Transporter 3, produced by Luc Besson and directed by Olivier Megaton, is an international product tailored for the American market. Despite its French locales, German cars, and adorably freckled Ukrainian hottie, the hero and villain are both quite American.
The titular Transporter is Frank Martin (Jason Statham), a fighter and driver par excellence who earns a luxurious but lonely existence as an ask-no-questions courier. The events of his two previous misadventures have reformed his amoral ways and loner habits, as evidenced by his collaborative friendship with former nemesis Inspector Tarconi (François Berléand).
So in order for there to even be a Transporter 3, its plot must corral this reformed man into a caper full of opportunities for carnage and lawbreaking. The villainous American Johnson (Robert Knepper) is conceived as Martin’s evil, less evolved twin: a mercenary like him, but unleavened by conscience. His ill-defined plan involves blackmailing Ukranian politician Leonid Vasilev (Jeroen Krabbe) into allowing a giant corporation to import a tanker full of barrels of toxic waste. At one point Martin is menaced by a truck full of the stuff on land, but the tanker hasn’t docked yet. Confusing.
Statham is this generation’s Jean-Claude Van Damme or Steven Segal. He’s already been typecast as the tough loner in a constant series of b-movies (some more B than others, but The Bank Job is a step up), but usually lightens things up with a hint of Jackie Chan-esque self-deprecation. He’s impeccably tailored, lean, and ferociously fit, looking and moving more like a gymnast than the previous generation of slow-moving bodybuilder action heroes. A good drinking game for any Statham film is to drink a shot every time his shirt comes off. You’re likely to get alcohol poisoning in this case.
One of the reasons I enjoy producer Luc Besson’s Transporter franchise is that I dislike being expected to applaud the typical movie action hero that stands back and shoots bad guys from afar. This applies to pretty much any Stallone and Schwarzenegger film, but is also true of even James Bond (in which his fabled license to kill often translates into mowing down rooms full of extras with machine gun fire — or in the case of Moonraker, laser pistols) and Indiana Jones (audiences applaud him for shooting a scimitar-wielding baddie in Raiders of the Lost Ark, but really, is that fair?).
In stark contrast, Martin almost never uses any weapon other than his own physicality. Most of the violence in the Transporter films is in the acrobatic, bloodless rock ’em sock ’em style of kung-fu flicks, liberally seasoned with impressive automobile carnage. The first few minutes of Transporter 3 feature a signature sequence in which Martin dispatches a room full of armed baddies using no tools save his own suit jacket. But I was startled to see Martin actually execute a few evildoers later in the film, something I don’t recall him doing in the previous two. It’s wholly out of character, and spoils the fun.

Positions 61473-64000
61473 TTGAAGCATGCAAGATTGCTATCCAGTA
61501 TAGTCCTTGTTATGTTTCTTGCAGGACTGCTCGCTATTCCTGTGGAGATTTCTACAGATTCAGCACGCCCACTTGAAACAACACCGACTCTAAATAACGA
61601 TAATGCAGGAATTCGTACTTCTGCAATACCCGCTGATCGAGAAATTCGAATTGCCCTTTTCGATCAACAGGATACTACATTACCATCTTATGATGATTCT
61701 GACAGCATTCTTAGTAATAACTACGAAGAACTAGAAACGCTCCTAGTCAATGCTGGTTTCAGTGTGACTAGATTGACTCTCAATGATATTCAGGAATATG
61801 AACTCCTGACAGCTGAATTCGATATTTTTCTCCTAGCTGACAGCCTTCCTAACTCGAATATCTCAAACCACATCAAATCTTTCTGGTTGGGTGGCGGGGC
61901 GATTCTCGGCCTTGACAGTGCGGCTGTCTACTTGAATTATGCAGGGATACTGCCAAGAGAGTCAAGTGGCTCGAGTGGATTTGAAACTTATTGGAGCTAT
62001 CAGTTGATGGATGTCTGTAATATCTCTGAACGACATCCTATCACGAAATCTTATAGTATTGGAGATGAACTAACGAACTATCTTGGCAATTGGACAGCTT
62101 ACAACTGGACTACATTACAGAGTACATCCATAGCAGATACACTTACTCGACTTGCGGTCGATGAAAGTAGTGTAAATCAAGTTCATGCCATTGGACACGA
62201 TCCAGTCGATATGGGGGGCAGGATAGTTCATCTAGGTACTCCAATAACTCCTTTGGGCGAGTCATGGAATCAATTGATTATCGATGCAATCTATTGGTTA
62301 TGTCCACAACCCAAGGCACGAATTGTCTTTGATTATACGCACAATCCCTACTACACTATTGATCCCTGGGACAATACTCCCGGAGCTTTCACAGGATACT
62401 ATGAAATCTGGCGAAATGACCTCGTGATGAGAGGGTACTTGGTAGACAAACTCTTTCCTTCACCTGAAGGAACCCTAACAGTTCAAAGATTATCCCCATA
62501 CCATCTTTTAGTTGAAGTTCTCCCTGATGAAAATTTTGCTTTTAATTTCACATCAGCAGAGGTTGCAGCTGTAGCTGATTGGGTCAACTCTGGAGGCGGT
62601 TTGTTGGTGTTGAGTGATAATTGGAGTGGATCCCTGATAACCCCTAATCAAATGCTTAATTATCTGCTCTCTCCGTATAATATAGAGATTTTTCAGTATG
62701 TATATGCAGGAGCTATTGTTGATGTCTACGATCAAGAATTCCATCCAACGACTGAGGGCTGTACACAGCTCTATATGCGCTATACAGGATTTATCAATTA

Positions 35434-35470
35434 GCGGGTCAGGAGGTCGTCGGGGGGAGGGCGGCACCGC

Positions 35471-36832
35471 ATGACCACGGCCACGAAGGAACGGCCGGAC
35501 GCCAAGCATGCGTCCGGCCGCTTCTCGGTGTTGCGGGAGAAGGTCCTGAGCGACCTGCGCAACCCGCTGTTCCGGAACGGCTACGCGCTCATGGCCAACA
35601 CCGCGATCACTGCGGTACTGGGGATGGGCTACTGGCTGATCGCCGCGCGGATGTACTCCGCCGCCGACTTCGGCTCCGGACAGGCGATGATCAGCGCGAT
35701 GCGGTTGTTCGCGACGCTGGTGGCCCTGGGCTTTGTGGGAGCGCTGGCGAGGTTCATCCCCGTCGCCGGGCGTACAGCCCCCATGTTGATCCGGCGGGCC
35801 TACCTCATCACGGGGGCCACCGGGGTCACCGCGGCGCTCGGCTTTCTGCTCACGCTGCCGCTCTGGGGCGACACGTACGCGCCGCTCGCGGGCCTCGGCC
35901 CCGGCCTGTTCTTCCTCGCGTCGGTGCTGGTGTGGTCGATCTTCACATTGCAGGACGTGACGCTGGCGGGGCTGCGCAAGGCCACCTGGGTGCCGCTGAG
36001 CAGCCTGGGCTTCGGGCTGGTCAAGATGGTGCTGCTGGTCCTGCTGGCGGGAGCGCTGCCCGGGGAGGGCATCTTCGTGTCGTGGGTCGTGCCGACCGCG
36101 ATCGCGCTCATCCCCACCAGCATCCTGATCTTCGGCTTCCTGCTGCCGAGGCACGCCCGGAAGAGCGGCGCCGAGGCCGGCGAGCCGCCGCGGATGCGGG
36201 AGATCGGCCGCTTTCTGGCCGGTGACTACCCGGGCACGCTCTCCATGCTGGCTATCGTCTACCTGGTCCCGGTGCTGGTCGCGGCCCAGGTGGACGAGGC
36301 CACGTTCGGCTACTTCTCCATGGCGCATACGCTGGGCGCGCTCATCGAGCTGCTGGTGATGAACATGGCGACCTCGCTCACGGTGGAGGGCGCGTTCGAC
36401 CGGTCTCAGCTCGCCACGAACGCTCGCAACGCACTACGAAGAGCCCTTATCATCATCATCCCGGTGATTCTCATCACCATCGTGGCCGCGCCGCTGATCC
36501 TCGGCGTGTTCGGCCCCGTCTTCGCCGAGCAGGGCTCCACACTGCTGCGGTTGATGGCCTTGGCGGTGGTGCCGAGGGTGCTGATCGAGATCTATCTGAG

What dooms Transporter 3 to be the worst of the franchise is that there are simply not enough action sequences, and what few there are are uninspired. I recall only two more notable action sequences: in one, Martin is tethered to his car by an explosive device (just roll with it), and must catch up to it on foot after it is stolen. Later, he launches it off a bridge onto the top of a speeding train, and then from there smashes it into the body of a detached passenger car. For a movie so concerned with car chases, it doesn’t help the audience when most of the vehicles are dictated by product placement to be the same brand (Audi) and color (black with tinted windows).
The awkward, eyebrow-raising ending to Transporter 2 left it up in the air as to whether Martin is gay or just an extreme loner. Surprisingly, Transporter 3 actually revives that question and makes it its key subject. When Vasilev’s hot freckled daughter Valentina (Natalya Rudakova) comes on to him, Martin protests he’s “not in the mood” but certainly, absolutely, positively, no way no how, definitely not gay, how could you even ask, good grief. Well! I guess that settles that question, albeit in a rather disappointingly conventional manner.
So the end of the film finds Martin not only reconfirmed as a good guy, but also in a steady heterosexual relationship. A key component of both the James Bond and Jason Bourne characters is that their greatest loves were murdered, so they choose to be emphatically alone. Where can Besson take Frank Martin in another sequel? Don’t expect Valentina to last long into Transporter 4.